Tim DeHaven bursts into the showroom of the family business, propelling his wheelchair with both hands and one sneakered foot at a pace just slightly above a comfortably brisk walk. He speaks the same way, greeting a newcomer in mid-thought, as if he's been chatting up an old friend for hours.“I'm gonna run again,” declares the longtime cross-country coach at Lima Central Catholic, peeling off a sock to expose the tender flesh of his stump and strapping on his artificial leg, right there in the middle of DeHaven's Garden Showplace. “I want to go skiing again, too.”Those are amazing words coming from a man who nearly lost his life seven months ago. Complications during surgery led to the amputation of his left foot and lower leg. Gangrene also took his left index finger and a toe, and he lost the tips of other fingers and toes. Depression and infections further loosened his grip on life. A dramatic loss of weight followed.But the coach, father and boss had preached for years about the power of optimism. Following that advice helped save his life.He's now driving himself to occupational and physical therapy three times a week at Lima Memorial Health System. He's self-driven during those sessions, too, his therapists say. He's graduated from wheelchair to walker, and from walker to crutches. Now he's walking with one crutch. Those who know him have no doubt he'll run again.His vigor answers perhaps the second-most pressing question on the public's mind: How are you, Tim? The answer: He's regaining strength and stamina every day.Perhaps more importantly, the entire DeHaven family has strengthened. DeHaven says his wife, JoAnn, and their five children worked heroically to keep the family — and family business — in operation while he devoted himself fully to the business of getting better.And all of them have emerged stronger from the ordeal, DeHaven said.“You know what's good about this, it's made us closer,” he said. “We enjoy each other's company even better than we used to.”——“My Father is the vinedresser. Every branch in me that bears no fruit he cuts away, and every branch that does bear fruit he prunes to make it bear even more.”— John 15:1-2,New Jerusalem Bible——Among gardeners, the grip doesn't lie, and his firm handshake answers what might be the third-most important question to come up during a recent series of interviews:Can you still use the pruner?It was an answer DeHaven had to answer for himself.“Actually, I went over to the garden center when I first returned, and they got a bunch of plants out, and I kind of did in-store therapy,” he answered. “Anybody that's a gardener, you have to prune constantly. I think people like talking to me, seeing me doing it.”It was a joyous rediscovery after losing fingers, fingertips, nerves, capillaries and tendons.That leaves the first and most fundamental question.What happened?DeHaven's ordeal began Sept. 7 with a robotic microsurgical procedure at St. Rita's Medical Center. The surgery was to repair a leaky heart valve. Other than a previous hernia repair, it was DeHaven's first operation.The surgery itself was successful, but complications arose immediately after.“They have to collapse your lung, then reinflate it. Well, they didn't reinflate my lung. And then my kidneys went down, and then all hell broke loose,” he said.“I guess in my mind, I didn't think it was such a serious surgery,” he said. “And I tend to want to get things done.”In retrospect, JoAnn DeHaven said, they probably should have considered their options more thoroughly before deciding how and where to have it done. “I think sometimes the most important thing you can remember when you're having surgery is, think about it,” she said. “If you've got time and it isn't anything you have to make any rush decisions on, get a couple of opinions. I think maybe we didn't have all the facts, or maybe we didn't know enough.”Tubes were inserted to pump air into DeHaven's lung. He remained that way, under sedation, for 17 days, he said, adding he doesn't remember much of that period. He underwent dialysis. His body swelled with fluids his kidneys couldn't process. Sores developed on his fingers, feet and knees. The sores became gangrenous.“I was so out of it. I don't think they were probably straight enough with me when I was aware, and I don't think they were straight enough with JoAnn and my son,” he said.They had arranged beforehand for JoAnn to make key decisions about his care if he became incapacitated. She said taking responsibility for a loved one's care turned out to be tougher than she'd ever imagined.“If you're advocating for somebody, it's a two-way street,” she said. “You have to respect the medical people, but the medical people also need to respect the advocate. It's important. Who better to know about someone? I've been married to Tim for two-thirds of my life. I know his habits. I know his physicality.”Sometimes, JoAnn said, when she was asking questions, “I felt like they said, ‘Why are you asking questions?' I'm asking questions,” she said. “I need to know. This is my partner in life. This is my husband of 42 years. I want to know what's going on.”Tim DeHaven added, “I think maybe they were thinking, if they were straightforward with me, that was going to be too hard on me, and it was going to kill me. I really think that was a mistake.”“They put him on some medications that I wasn't real thrilled about,” JoAnn DeHaven said. “I think they were trying, but sometimes you get beyond ... it's the elephant in the room, bigger than what you can imagine.”Tim DeHaven said, “They had me on Propofol (a powerful sedative) and morphine. Regretfully, I think that was a mistake too.”Officials at St. Rita's Medical Center have offered to meet with Tim DeHaven and discuss his concerns, “He has accepted that invitation. We have not yet set a date to meet, but look forward to the opportunity to provide answers to his questions,” said Jim Reber, president and CEO of St. Rita's Health Partners, Depression and fearOn Sept. 29, DeHaven's left leg was amputated below the knee. Gangrene had infected the limb beyond hope of repair.“It was like a dead limb on a tree,” he said. “You have to take it off to save the tree.”He said the decision to amputate didn't bother him as much as it did his wife and children. But the night before the amputation, he threw a fit in his hospital room. Unable to reach his call button, he started throwing pillows and other things within reach to get his nurse's attention.“I got scared,” he said. “I don't even know why I got scared.”“I think he was afraid of going back into surgery,” JoAnn DeHaven said. “He knew everything happened to him in surgery, and now he had to go back in.”That was the first time she could remember breaking down into tears.The amputation went about as well as anyone could expect, they said. They praised the surgeon, Dr. Lloyd Briggs, for his attentiveness to their concerns. They said Briggs helped them understand an amputation done correctly, followed up with correct therapy, is the best preparation for walking again — and maybe even running again — with the help of an artificial limb.Briggs recommended Jeff Luke, of Findlay, a specialist who custom-makes prosthetic legs. DeHaven recognized the name: Luke had worked for DeHaven's years earlier.They said a breakthrough came unexpectedly on Oct. 10 when JoAnn DeHaven contacted a family friend, psychologist Jerry Zimmerman.“Really, what helped me is when Jerry had to come and get me an antidepressant,” DeHaven said. “I did get depressed. Once I took that for about a week, my brain started functioning. I was able to be more cognizant, more directed.”DeHaven said he still takes a moderate dose of the antidepressant Zoloft every day. His doctors hope to take him off it later this spring.A change of directionOn Oct. 17, DeHaven checked out of St. Rita's and was transferred to The Ohio State University Medical Center.“The first thing they did was assign me an internist to deal with all the other doctors, to coordinate all my treatments,” DeHaven said. “I had an internist and a resident internist. They would meet with me twice a day.”On Oct. 22, surgeons removed DeHaven's left index finger and a right toe. They amputated the tips of other fingers and toes to remove gangrene that had refused to heal. Soon after, his kidneys began functioning again. He resumed a normal diet. He started taking steady doses of vitamins. But he was still very weak. He could barely move at all without assistance. He couldn't eat without assistance.On Oct. 24, the medical center moved DeHaven to Dodd Hall, Ohio State's building dedicated to physical therapy and recovery.Right in the middle of it, DeHaven's 92-year-old mother fell ill. She was in the final stages of Alzheimer's disease. JoAnn DeHaven found herself driving to two hospitals — one in Columbus, the other in Findlay. “She was in hospice but she got home from the hospital,” JoAnn said. “We were able to get Tim a day pass, and that was the first time he got in a car.”An Alzheimer's patient, Mary Catherine DeHaven was delighted to see her son. She knew he'd been ill but wasn't aware of his amputations. They managed to hide that fact from her during their visit.“She was happy to see him, and that actually was the last good day she had,” JoAnn DeHaven said. “After that, she went in the other direction.Mary Catherine died Nov. 29. She was buried Dec. 6, a day the DeHavens described as one of the coldest, wettest days of the year. “He wasn't even allowed to go to both days of the funeral,” JoAnn DeHaven said. “The day of the burial we were able to get him out. They were worried about him. They didn't want him to catch a cold. He was still prone to infections.”“They didn't want me shaking a lot of hands,” DeHaven added. “But I had to go to Mom's funeral.”He had to put on a suit, too — something he hadn't done in three months. Getting dressed was exhausting, even with the help of two nurses, a therapist and his wife. And the suit hung on him — he'd lost so much weight.DeHaven's father, John R. DeHaven, died three years earlier at age 91. His parents founded the family business in Findlay in 1953.A week after his mother's funeral, Tim DeHaven was discharged from Ohio State and returned home to Lima.He was referred to Dr. Kurt Kuhlman, a Lima-area specialist in physical therapy who had been the head resident at Dodd about a decade earlier. Kuhlman took charge of DeHaven's recovery and his transition from Dodd back to Lima.Now he gets a highly supervised workout every Tuesday, Thursday and Friday at Lima Memorial's occupational and physical therapy departments.— — —“‘And some seeds fell into rich soil, grew tall and strong, and produced a good crop; the yield was thirty, sixty, even a hundredfold.'” — Mark 4:8, New Jerusalem Bible— — —Jennifer Sloan takes the heated pads from Tim DeHaven's tightly bound fists. The wraps and the heat help stretch tendons severed months earlier when his swollen, gangrenous fingertips were amputated. The heat helps stimulate his healing nerves and capillaries.DeHaven winced in pain when Sloan, an occupational therapist, wrapped them. Now he rubs his hands together as Sloan hides 10 pea-sized rivets in a glob of red Silly Putty. She times DeHaven as he works the glob, removing each rivet with his fingertips.“Everything here has a purpose,” Sloan said. “He has to open bags of potting soil. He has to handle change.”“In Columbus, They had me folding laundry,” DeHaven said. “That works out great because Mrs. DeHaven doesn't like to fold laundry.”Next there's a resistance cycle to strengthen his arms and shoulders. It's a brisk cardio workout, too. Within minutes, DeHaven's breathing hard and breaking a sweat.Occupational therapy stretches and strengthens him, DeHaven said. It prepares him for the physical therapy next door.At physical therapy, Stacy Schroeder inspects DeHaven's prosthetic leg. This one's temporary, DeHaven said. He can't wear it all day. The stump of his left leg must be conditioned and built up before he can start wearing a permanent artificial leg.He also needs to build up a callous — and give more time for a formerly gangrenous patch on his knee to heal. That's according to Dr. Wilfred Ellis, a wound specialist DeHaven has been seeing weekly since December.DeHaven said Ellis spent three hours with him that first appointment, meticulously dabbing Betadine solution on his turtleshell-hard scabs and peeling them away, layer by layer, to get at infected tissue underneath.“Dr. Ellis, he's a pretty amazing person,” DeHaven said. “You find out about people when they give you their all. I could see, this guy gives you his all. I bet you he threw away, 15, 20 sets of gloves that day. He doesn't take anything for chance.”And after that ordeal, DeHaven went straight to physical therapy, said Betsy Trame, head of physical therapy at Lima Memorial.“He comes down here, and I'm like my gosh! Trame said. “He tells me what he was going upstairs, and I asked him, ‘Are you sure you want to do therapy today?' And he said, ‘Well, sure.'“And you know how charismatic Tim is. He's usually in and out of here during one of the shift changes, so now I notice, he talks to all the housekeepers, all the people coming in and out of here. Everybody knows him.”And everyone's a friend. Everyone wishes him well. The DeHavens return the kind words and hugs with grace and gratitude. They're reaping the kindness they've made a point to sow in other people over many years.“I go to the grocery store, and Tim wants to know what took me so long,” JoAnn said. “Everyone stops me and says hi, how are you? How's Tim? It's so good to see you back!” Never the same again“The first night he came home from Columbus, that was hard,” JoAnn DeHaven said. “Logistically, we had nothing. We had prepared, I had actually put a ramp in. We put handicap bars in all the restrooms. It was hard for me physically, when we were using the wheelchair, I was lifting it out of the car all the time, and it was every day. I'm not a great big person. I've got some muscles now.”Tim DeHaven admits coming home was frightening. He felt a bit like Morgan Freeman in the movie “Shawshank Redemption.”“I'd been institutionalized,” he said. “I was in an unbelievable bed, I could turn in every direction. I could push a button and have a nurse come in. I was spoiled.”Their fears included sleeping together again. He feared she would bump into him and hurt him, or that he might simply fall out of bed.JoAnn DeHaven has been in charge of wound dressing for the surgeries and amputations. She arranges and maintains all the gauze and other bandages, salves, creams and other topical medications.“It took JoAnn, initially, one and a half to two hours to dress all my wounds. That made us both crazy,” DeHaven said.Between his ongoing healing and her increasing efficiency with practice, she's got the daily routine down to about 20 minutes now.JoAnn said the ordeal gives her fresh appreciation for caregivers.“I can see how hard it is. God bless those people who have it day after day after day,” she said. “Those people have not just a burden but a big responsibility, because you have to do things right. I'm tired, we're late at night, and ‘Oh no, we can't let this go. We have to do it.' I mean, it's not like you can just say, ‘Well, I'll just do it tomorrow.' I'd get cranky. I would definitely get cranky.”“Well, I'm really hyper,” her husband admitted. “I think I drive JoAnn crazy.”“Well, he's real precise too,” she responded. “There's times when he'd say, ‘You have to get this or get that for me,' because he couldn't do a whole lot when he got home. I'd say, ‘Tim, I've got two hands and two legs, and I'm going in two different directions trying to do all this,' and I can see why people do get a little nuts and need a break from it.”JoAnn got her first true break from the caregiver's routine with a two-day business trip in mid-January. She left daughter Holly in charge. Their son, Patrick, was appointed backup.“Sure enough, I got deathly sick,” Tim said. “I got C. diff.”That's short for clostridium difficile, a bacterial imbalance in the gut that happens when antibiotics wipe out the good bacteria. The imbalance causes severe diarrhea.“We went out to dinner, and the next day ... everything went out of me. I thought I had food poisoning.”Dr. Wilfred Ellis immediately diagnosed the problem and prescribed medicine to reverse it.“It was almost like, ‘Gosh, I'll be gone for two days. This is great,'” JoAnn said. “But then in the back of my mind, I'm thinking, ‘This is worrisome. I'll be gone for two days, he's still having a lot of health issues. I don't really want to be gone.' I'm pulled in both directions. I'm feeling guilty and I'm feeling relieved I'm going to be gone at the same time.Then there was the night she threw his walker out the door.“I got really mad at him because he said ‘I'm gonna start running again,' and he hadn't even started walking yet, and, ‘I'm gonna go skiing.' My level of frustration had reached ... I said, ‘Tim, we are not gonna worry about running. We are not gonna worry about skiing. We are gonna worry about living and walking, and doing those things in proper order.' And this guy's already out in the field. I know he's the one who had the amputations, and I know he's the one who went through all of this, but there was a point in time where he didn't know anything that went on. He had no idea what was happening.”And how did he react?“She told me, if I didn't shut up, she was going to throw me out the door next,” he said, a grin on his face, “and I shut up.”“I was mad,” JoAnn recalled, though she also was smiling now at the memory. Did he realize then how mad she was?“Oh yeah,” he nearly whispers. “I tend to want to push the limit, and I sure did then.”“He doesn't realize everything that I went through while he was sick, and all this stuff I was worried about,” she said. “And he's talking about skiing and all this, and everything's lah-de-dah, and I'm thinking, ‘Buddy, let's get our priorities straight here!' And I knew it was probably just talk.”The priority — basic, everyday routine — meant a simple thing like going to the bathroom unattended became a feat of heroism. But when all is said and done, it's just going to the bathroom.They both laugh now about that blow-up. They also laugh about some of the physical limitations he's quickly learning to overcome.“When we'd go to people's homes for dinner, or go out to play cards with friends, Tim would say, ‘I can't get up from the toilet. There's no handicap bar.' You never think about those things until you need them.”“I tell my friends when we visit, ‘I have to give you a bad grade. You're not handicap-accessible,” he said.And then there was New Year's eve, their first night on the town after DeHaven's discharge from Ohio State.“We went to dinner, and then we went to see this Frank Sinatra-type singer at the Convention Center, and he had to go to the restroom,” JoAnn said. “Thankfully, there was somebody there, because I can't go into the men's room to help him.” JoAnn said. “I told her I could handle it,” Tim DeHaven said. “But I got into the bathroom and I couldn't get my pants up.”JoAnn was outside, talking with Jim Chiles, head of Chiles-Laman Funeral and Cremation Services, and his wife, Betsy.“JoAnn got worried about me because I'd been in there a long time, and she sent Jim in to check on me,” DeHaven said. “I told him I couldn't get my pants up, could he give me a hand? I figured Jim wouldn't mind, but I joked with him, ‘You probably haven't pulled them up on a live person much.' Well, we just laughed and laughed.”“People have been nice,” JoAnn said. “And people are helpful, and honest to Pete, you can always find somebody to hold a door, or if I'm having trouble trying to lift a wheelchair out of the car, I can't tell you how many times people come and say, ‘Do you need help?' Maybe adversity brings out the best in people.”Not a surprising response, really to a man and family who radiate kindness and good deeds for others.“I hope I can do some more goodness to people,” DeHaven said. “I think it's important that you try to be kind to people.”Family mattersOfficially, Tim DeHaven is retired. He's drawing Social Security. Eldest son John, 42, is now president of the family business. Twins brothers Tom and Dave, 35, also play central roles: Tom manages the store in Findlay; Dave runs the garden center and the growing operations. A fourth son, Patrick, 31, and a daughter, Holly, 25, live and work in the Columbus area. John's two sons, Joe, 15, and Nick, 13, represent the fourth generation of DeHavens to work in the family business.DeHaven said the retail operation slowed in his absence, mostly over uncertainty about his future stake in it.“Tim's a very strong individual, and it was hard for any of us to see him the way we saw him,” JoAnn DeHaven said. “The fact the he wasn't working, I wasn't working, not that we're all ends of the business, but we're one part of the business. You take that little link out of the chain, and the chain goes in every direction.”DeHaven said his absence actually helped the process of handing the business over to his sons — a process that pleases him now that it's done.“When I was gone, John had to take responsibility,” DeHaven said. “He had a lot of challenges. He had to deal with the bank, vendors, employees, the other partners. He didn't have me around to talk to. It really made John have to strengthen up.”In January, there was a family meeting. “John stood up and said, ‘Mom, Dad, I want you to get out of my way now.' And when he said that, I felt relieved. I was thinking I'd been expected to come back and take the same role, and I don't think I can do it. And we were hurting his relationship with his brothers — they were coming to us instead of to him with their concerns.”DeHaven's still active in the business, playing the role of figurehead and promoter. Tim and JoAnn still appear in “Garden Minute” television spots because that's good for the business — and because their son asked them to do.The family is celebrating Easter today at the home of their daughter, Holly, who is expecting her first child in a couple of weeks. They're attending Mass at the suburban Columbus church where Holly is a youth minister.They have plenty to celebrate.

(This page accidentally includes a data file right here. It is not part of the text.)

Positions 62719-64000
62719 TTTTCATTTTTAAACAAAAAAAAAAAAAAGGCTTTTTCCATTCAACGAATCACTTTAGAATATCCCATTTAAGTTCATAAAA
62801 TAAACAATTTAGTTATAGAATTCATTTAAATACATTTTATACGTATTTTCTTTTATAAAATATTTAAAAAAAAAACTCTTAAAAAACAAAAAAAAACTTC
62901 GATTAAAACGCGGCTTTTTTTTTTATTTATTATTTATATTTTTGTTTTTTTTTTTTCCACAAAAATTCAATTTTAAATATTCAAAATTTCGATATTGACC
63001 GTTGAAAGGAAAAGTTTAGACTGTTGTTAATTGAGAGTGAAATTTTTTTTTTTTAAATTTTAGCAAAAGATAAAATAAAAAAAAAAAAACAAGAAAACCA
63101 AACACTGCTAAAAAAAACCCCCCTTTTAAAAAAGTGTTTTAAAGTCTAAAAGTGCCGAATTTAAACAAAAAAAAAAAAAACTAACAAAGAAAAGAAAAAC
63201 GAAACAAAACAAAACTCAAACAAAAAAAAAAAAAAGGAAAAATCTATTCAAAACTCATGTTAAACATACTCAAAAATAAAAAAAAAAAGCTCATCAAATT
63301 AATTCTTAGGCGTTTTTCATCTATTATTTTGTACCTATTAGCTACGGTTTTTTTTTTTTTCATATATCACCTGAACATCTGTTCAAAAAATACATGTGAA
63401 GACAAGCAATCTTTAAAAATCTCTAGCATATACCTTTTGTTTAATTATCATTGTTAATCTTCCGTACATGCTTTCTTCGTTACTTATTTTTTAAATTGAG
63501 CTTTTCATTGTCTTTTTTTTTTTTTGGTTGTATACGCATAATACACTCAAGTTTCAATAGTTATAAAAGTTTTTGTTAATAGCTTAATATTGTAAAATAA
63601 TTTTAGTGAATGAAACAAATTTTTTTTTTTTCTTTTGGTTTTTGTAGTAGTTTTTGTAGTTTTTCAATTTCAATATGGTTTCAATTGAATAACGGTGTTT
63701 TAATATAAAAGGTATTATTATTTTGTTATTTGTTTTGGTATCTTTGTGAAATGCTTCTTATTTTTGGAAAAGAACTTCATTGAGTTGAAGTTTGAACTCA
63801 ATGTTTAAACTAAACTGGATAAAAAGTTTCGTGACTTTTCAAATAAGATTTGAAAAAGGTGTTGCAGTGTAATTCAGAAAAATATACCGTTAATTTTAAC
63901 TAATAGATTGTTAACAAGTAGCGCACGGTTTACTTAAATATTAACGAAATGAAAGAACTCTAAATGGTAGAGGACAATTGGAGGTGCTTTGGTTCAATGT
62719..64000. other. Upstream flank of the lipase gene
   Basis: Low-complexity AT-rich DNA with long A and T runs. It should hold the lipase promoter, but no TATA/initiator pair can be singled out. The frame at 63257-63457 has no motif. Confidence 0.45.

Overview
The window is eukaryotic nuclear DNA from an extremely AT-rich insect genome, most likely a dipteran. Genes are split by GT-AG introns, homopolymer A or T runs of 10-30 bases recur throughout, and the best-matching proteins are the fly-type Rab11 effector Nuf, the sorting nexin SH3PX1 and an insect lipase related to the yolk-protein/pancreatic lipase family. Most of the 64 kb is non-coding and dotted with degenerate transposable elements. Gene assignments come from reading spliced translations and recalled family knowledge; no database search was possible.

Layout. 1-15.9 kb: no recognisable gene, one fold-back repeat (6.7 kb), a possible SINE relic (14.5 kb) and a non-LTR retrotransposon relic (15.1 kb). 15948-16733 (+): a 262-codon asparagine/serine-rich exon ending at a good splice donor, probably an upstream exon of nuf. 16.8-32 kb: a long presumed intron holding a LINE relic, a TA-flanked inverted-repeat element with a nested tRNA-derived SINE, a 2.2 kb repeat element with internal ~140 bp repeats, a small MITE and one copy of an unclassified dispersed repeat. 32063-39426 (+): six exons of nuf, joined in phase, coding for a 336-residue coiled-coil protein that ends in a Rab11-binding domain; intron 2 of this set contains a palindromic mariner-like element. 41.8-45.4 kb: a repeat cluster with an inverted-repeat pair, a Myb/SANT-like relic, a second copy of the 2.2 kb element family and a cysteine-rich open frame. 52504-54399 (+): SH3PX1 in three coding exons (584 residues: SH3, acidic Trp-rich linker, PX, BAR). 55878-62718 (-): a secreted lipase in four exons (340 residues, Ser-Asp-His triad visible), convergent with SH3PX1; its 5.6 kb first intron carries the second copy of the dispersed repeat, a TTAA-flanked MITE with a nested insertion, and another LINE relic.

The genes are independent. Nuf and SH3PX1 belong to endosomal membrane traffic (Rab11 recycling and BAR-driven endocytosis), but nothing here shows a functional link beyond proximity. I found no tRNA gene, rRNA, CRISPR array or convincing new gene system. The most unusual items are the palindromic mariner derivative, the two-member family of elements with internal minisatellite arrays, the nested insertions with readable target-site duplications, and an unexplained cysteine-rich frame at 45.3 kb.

After amputation, Tim DeHaven vows: "I'll run again"
After amputation, Tim DeHaven vows: "I'll run again"